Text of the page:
Since the 2000s, different epidemiological studies focusing on the prevalence or the aetiology of DE in adolescents recognised them as an at-risk population due to their eating behaviours. None was carried out in French adolescents. The primary objective of this study was to assess the prevalence of dental erosion (DE) using the total BEWE score among adolescents in the department of Alpes Maritimes, France. The secondary objectives were to observe changes in prevalence estimates depending on both the cutoffvalue of total BEWE score with different teeth/dental surfaces examined, and to identify the related risk factors.A cross-sectional study in a multistage random sample of 339 14-yr-old schoolchildren was carried out in 2014. The children completed a self-administered questionnaire concerning diet and oral habits. Caries was assessed with ICDAS-II (International Caries Detection and Assessment System-II) criteria and erosion with BEWE (Basic Erosive Wear Examination) index. The total BEWE score was calculated to assess the DE prevalence with two cutoff values (3 and 1). Data were analysed using descriptive statistics and logistic regression models.The 331 children were aged 14.40.5 years. The DE prevalence was 39 % using a total BEWE score3. With a cutoff total BEWE score of 1 (at least one affected tooth), the prevalence varied from 3.9 to 56.8 % depending on the teeth/surfaces that were used for the analysis. The DE prevalence, assessed with only first molars and maxillary incisors, was about 54 %. The risk factors for DE (total BEWE score3) were daily consumption of acidic beverages (OR: 4.0; 95 % CI: 2.1-7.6) and acidic sweets (OR: 3.2; 95 % CI: 1.2-8.0), low socio economic category (OR: 2.4; 95 % CI: 1.1-5.0) and visible dental biofilm (OR: 2.0; 95 % CI: 1.2-3.4).Depending on the method chosen, the prevalence varied from 3.9 to 56.8 % among these adolescents. Thus, a consensus on choice of index, teeth to examine and age at assessment is necessary to standardise measurement of DE prevalence.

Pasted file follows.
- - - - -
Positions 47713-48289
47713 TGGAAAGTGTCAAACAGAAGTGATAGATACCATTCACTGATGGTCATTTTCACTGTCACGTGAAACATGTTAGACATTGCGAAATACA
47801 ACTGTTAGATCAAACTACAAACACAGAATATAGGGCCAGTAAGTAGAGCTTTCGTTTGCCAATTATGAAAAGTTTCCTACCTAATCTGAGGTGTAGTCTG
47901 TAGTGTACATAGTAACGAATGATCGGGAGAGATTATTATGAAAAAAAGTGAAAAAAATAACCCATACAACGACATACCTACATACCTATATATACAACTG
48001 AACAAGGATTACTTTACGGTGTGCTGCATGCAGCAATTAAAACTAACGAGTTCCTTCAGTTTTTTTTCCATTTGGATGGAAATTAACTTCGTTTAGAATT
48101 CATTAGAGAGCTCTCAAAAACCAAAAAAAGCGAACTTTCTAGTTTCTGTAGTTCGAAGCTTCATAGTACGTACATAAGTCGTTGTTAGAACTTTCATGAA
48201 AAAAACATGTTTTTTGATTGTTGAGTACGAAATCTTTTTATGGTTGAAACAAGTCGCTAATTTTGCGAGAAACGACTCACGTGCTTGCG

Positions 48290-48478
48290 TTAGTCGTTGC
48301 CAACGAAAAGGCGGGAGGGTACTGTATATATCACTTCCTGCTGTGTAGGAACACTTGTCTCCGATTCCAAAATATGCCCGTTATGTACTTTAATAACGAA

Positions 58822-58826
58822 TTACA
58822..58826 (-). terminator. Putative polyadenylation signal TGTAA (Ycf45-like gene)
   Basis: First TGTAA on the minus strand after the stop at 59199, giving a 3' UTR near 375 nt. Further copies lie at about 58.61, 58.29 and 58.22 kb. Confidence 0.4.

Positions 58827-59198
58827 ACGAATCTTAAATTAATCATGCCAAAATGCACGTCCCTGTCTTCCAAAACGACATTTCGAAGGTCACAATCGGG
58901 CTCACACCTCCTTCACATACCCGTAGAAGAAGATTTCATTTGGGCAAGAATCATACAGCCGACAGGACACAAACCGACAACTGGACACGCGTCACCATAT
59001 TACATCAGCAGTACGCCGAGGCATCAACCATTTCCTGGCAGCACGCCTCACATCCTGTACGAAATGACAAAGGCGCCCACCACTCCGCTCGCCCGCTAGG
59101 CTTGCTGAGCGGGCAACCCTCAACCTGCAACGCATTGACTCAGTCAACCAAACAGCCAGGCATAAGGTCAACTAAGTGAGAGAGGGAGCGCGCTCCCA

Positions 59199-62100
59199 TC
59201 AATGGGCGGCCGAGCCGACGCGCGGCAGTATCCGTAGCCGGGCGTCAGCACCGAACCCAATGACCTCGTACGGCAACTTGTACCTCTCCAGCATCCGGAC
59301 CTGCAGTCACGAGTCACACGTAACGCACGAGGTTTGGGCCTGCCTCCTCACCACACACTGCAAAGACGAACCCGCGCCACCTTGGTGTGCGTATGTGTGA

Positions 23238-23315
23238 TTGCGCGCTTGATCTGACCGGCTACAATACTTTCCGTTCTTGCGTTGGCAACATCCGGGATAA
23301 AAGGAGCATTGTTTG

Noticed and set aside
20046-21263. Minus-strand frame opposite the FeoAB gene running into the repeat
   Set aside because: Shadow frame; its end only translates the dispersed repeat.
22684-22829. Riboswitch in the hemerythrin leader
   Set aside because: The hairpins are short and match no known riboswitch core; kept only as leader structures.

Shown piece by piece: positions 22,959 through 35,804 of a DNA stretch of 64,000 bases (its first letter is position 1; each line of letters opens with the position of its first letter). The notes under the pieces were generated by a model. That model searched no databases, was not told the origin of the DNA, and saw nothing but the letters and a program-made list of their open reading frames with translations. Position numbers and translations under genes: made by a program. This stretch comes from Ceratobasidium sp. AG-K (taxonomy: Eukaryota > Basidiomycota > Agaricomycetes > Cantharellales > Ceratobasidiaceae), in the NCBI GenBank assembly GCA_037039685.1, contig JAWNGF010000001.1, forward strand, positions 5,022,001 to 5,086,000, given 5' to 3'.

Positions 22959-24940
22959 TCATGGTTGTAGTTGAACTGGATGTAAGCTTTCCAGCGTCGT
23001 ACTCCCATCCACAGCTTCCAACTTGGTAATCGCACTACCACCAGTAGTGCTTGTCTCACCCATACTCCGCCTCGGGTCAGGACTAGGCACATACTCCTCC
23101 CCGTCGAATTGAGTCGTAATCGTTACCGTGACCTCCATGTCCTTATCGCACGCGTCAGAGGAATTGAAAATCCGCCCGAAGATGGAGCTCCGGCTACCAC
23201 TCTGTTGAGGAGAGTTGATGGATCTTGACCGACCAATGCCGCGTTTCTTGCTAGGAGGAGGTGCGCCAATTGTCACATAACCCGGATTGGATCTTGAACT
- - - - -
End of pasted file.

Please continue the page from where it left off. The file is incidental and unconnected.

PubMed | CNRS Biometrics Innovations and Interfaces and University of Paris Descartes
Type: Journal Article | Journal: Journal of dental research | Year: 2015

Prospective registration of randomized controlled trials (RCTs) represents the best solution to reporting bias. The extent to which oral health journals have endorsed and complied with RCT registration is unknown. We identified journals publishing RCTs in dentistry, oral surgery, and medicine in the Journal Citation Reports. We classified journals into 3 groups: journals requiring or recommending trial registration, journals referring indirectly to registration, and journals providing no reference to registration. For the 5 journals with the highest 2012 impact factors in each group, we assessed whether RCTs with results published in 2013 had been registered. Of 78 journals examined, 32 (41%) required or recommended trial registration, 19 (24%) referred indirectly to registration, and 27 (35%) provided no reference to registration. We identified 317 RCTs with results published in the 15 selected journals in 2013. Overall, 73 (23%) were registered in a trial registry. Among those, 91% were registered retrospectively and 32% did not report trial registration in the published article. The proportion of trials registered was not significantly associated with editorial policies: 29% with results in journals that required or recommended registration, 15% in those that referred indirectly to registration, and 21% in those providing no reference to registration (P = 0.05). Less than one-quarter of RCTs with results published in a sample of oral health journals were registered with a public registry. Improvements are needed with respect to how journals inform and require their authors to register their trials.


PubMed | CNRS Biometrics Innovations and Interfaces and Assistance Publique Hopitaux de Paris
Type: | Journal: BMJ case reports | Year: 2016

To assess management of non-syndromic dens evaginatus affecting permanent maxillary central incisor, we performed a systematic review and also present a case report. We searched PubMed via MEDLINE and the reference lists of included reports. Eligible studies were any type of clinical studies describing the management of non-syndromic dens evaginatus affecting the crown of a permanent maxillary central incisor. We included 31 studies corresponding to 34 relevant case reports. Therapeutic options were complete reduction of the talon cusp in a single appointment (56%), periodic and gradual reduction of the cusp (26%), abstention (13%) or extraction (5%). We report an 8-year-old girl with unusual two-talon cusp, labial and lingual, on a right maxillary double central incisor. A multidisciplinary approach is key to management of permanent maxillary central incisors affected by coronary anomalies.